Boston, MA (PressExposure) November 12, 2008 -- Though they might never stop to give a drifter a lift on the interstate, there are many whose desire for romance will lead them to pick up the equivalent of hitchhikers online. Instant messaging, chat rooms and online personal ads have become an unavoidable part of the online experience, but who knows who might be on the other side of the keyboard?
Keeping yourself and your identity safe when youâre looking for love online is challenging, but, not impossible, according to Paul A. Falzone, CEO of The Right One and Together Dating, the largest brick-and-mortar dating service in the world.
"For every good-hearted man or woman looking for love, there is a dangerous line-up of shady characters that includes con men, liars and the most violent of criminals. Give out too much information, or even a little, as you chat and you may find yourself a victim of a cyber stalker, harassment, identity theft or worse,â said Falzone.
According to WHOA (Working to Halt Online Abuse), an organization dedicated to educating the internet community about online harassment and abuse, 73.5 percent of online harassment/cyber stalking victims (from 2000 to 2006) were female and half of them between the ages of 18-30 years of age. Of the females harassed/stalked, 16.7 percent knew the perpetrator to be an online acquaintance.
In a recent U.S. Department of Justice report, threatening email and other electronic communications were said to be factors in approximately 20 percent of the cases handled by the Los Angeles Stalking and Threat Assessment Unit. The Computer Investigations and Technology Unit of the New York City Police Department estimated that nearly 40 percent of its caseload involved threats and harassment.
Further making the case about the dangers of online interaction, a study on the sexual victimization of college women by researchers at the University of Cincinnati found that nearly 25 percent of all respondents had been victims of cyber stalking.
Most people, thankfully, wonât face extreme cases of violence. But other dangers abound, such as identity theft, which has claimed more than 9 million victims a year according to the Better Business Bureau. And, according to the Federal Trade Commissionâs National and State Trends in Fraud and Identity Theft, identity theft has been their top consumer complaint for several years.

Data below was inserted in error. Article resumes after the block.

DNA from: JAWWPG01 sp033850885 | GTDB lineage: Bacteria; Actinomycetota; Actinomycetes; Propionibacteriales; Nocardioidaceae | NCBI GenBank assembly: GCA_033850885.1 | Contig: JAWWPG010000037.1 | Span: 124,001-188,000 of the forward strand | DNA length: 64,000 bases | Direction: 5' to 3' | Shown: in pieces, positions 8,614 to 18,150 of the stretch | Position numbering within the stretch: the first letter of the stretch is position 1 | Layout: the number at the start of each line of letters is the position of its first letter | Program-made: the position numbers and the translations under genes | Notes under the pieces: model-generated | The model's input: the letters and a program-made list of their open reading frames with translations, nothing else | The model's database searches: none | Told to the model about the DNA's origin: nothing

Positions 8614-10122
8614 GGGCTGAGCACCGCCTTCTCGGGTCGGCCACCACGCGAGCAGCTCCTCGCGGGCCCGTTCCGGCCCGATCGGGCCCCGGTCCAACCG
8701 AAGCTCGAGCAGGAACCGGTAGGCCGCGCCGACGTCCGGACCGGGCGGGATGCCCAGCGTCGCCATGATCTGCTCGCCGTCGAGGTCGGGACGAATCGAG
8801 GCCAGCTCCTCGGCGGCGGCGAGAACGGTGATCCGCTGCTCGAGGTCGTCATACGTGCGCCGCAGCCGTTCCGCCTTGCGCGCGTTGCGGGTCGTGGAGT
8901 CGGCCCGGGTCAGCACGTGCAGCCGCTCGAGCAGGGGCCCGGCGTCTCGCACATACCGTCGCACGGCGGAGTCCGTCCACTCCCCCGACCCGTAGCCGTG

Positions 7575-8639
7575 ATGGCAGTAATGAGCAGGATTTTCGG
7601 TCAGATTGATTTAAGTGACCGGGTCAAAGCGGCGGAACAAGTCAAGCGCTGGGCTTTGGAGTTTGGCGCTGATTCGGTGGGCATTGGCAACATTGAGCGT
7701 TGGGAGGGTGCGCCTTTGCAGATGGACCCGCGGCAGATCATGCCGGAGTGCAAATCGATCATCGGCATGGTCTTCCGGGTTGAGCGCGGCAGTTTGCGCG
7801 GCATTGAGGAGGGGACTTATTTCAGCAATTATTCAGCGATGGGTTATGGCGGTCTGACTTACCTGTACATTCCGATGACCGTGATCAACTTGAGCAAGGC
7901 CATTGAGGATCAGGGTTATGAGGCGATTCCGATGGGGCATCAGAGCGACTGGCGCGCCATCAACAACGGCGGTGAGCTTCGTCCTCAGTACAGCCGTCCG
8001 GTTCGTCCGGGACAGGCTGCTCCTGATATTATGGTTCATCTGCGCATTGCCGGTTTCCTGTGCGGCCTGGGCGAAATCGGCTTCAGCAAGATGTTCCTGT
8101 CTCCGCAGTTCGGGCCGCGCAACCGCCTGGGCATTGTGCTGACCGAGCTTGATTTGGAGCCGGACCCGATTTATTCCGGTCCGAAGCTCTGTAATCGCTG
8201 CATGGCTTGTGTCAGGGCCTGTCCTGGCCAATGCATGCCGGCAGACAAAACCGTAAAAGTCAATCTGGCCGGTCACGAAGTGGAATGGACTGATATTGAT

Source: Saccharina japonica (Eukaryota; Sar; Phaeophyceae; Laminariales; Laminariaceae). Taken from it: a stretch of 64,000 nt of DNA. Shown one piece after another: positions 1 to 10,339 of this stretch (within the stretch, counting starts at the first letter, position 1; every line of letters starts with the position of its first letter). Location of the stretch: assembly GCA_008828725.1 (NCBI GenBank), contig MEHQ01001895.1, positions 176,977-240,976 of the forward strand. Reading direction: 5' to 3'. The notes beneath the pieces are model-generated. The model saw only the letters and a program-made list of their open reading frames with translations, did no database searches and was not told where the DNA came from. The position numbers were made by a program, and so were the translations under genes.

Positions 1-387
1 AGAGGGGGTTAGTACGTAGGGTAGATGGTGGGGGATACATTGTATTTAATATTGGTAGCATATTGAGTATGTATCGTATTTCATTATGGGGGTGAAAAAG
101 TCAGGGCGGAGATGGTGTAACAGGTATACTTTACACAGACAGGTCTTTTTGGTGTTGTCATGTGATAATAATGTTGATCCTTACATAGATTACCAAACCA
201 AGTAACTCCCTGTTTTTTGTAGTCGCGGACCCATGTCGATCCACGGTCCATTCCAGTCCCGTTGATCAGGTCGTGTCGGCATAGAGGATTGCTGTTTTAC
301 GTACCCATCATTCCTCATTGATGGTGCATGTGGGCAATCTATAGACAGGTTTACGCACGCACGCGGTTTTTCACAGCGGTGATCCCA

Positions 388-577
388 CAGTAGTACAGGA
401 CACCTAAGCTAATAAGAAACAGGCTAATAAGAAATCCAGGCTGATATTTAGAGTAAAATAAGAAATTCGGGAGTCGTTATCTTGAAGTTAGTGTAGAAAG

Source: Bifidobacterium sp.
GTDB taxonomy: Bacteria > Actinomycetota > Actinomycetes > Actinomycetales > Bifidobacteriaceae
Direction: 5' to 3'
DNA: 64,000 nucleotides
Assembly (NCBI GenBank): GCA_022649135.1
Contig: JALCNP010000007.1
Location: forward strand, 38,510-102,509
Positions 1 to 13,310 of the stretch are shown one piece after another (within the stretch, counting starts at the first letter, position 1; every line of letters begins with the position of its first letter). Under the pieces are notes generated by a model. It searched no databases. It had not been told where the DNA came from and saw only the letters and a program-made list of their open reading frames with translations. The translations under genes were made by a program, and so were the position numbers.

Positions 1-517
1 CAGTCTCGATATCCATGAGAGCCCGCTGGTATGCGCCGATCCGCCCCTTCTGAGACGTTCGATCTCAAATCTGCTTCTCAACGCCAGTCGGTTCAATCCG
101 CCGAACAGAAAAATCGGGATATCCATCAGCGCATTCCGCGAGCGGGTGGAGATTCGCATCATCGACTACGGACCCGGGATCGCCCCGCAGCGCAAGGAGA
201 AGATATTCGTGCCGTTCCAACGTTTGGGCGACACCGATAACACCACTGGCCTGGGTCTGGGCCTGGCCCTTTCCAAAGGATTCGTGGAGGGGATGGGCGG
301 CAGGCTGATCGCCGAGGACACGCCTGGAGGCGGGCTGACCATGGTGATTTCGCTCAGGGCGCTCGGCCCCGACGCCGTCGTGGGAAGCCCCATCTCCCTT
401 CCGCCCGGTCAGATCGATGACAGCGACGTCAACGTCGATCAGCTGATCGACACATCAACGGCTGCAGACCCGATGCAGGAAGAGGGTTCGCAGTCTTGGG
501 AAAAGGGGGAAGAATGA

In light of recent tragedies of online dating gone wrong and the significant rise in identity theft, Falzone offers advice on how to avoid online harassment and cyber stalking as well as compromised personal information:
*Do not fill out online profiles for free e-mail accounts that you may use when chatting or instant messaging. Even the most seemingly innocuous piece of information, when coupled with the personal information that may slip out in conversation can be used to pry into your personal life.
*Be aware that an abundance of personal information can be harvested through both free and paid Web sites. Be very leery of any additional information you may post on a personal homepage or social network sites such as MySpace, Facebook and others.
*Avoid using screen names that reveal your identity or location.
*Be sure to protect your computer and your personal information by installing and keeping computer security software up-to-date to deter online thieves.
*Don't respond to, and block, any annoying, threatening or harassing e-mail.
*When mail or phone contact is necessary, such as when using auction sites, try to use an office phone number and address or a postal box.
*Be aware of any vague or inconsistent information that a correspondent provides.
*Be skeptical of any photo they send that look too professional or âtoo good to be true.â It may just be an image pulled from the Internet.
*If you become the victim of stalking or harassing behavior, donât hesitate to report it to the legal authorities just as you would with such treatment offline. You may also be able to report such conduct to the offending parties Internet Service Provider.
*Be familiar with online resources intended to educate the public about such online issues. These sites include http://www.cyberangels.org, http://www.haltabuse.org and http://www.childrenspartnership.org.
As for online dating services, only a few do a good job of screening applicants. Unfortunately, many are open to anyone with the ability to pay the fee and post a picture (whether or not the image is, in fact, of them). Men and women alike may use the anonymity of the Web to lie about their age, appearance, marital status, name and even gender.
Whether you use an online dating or singlesâ service or even one of the âbrick and mortarâ variety, ask questions to gauge how well they will protect and serve you. Do they conduct background checks? Are their safeguards to ensure that members are not married or have criminal records? Will they offer a guarantee? Are they in good standing with local business associations and the Attorney Generalâs office?
Falzone continued, âThere is no way to be completely safe or secure when using the Internet as a meeting place. But by being skeptical, and using your head as much as your heart, it is possible to have fun without attracting unnecessary danger.â
Now catering to more than 300,000 members at over 60 locations throughout North America, The Right One and Together Dating are the largest brick and mortar dating services in the industry. The Right One and Together Dating offer a more consistent product, a greater number of potentially compatible mates and added value of flexibility in transferring memberships to another geographic region.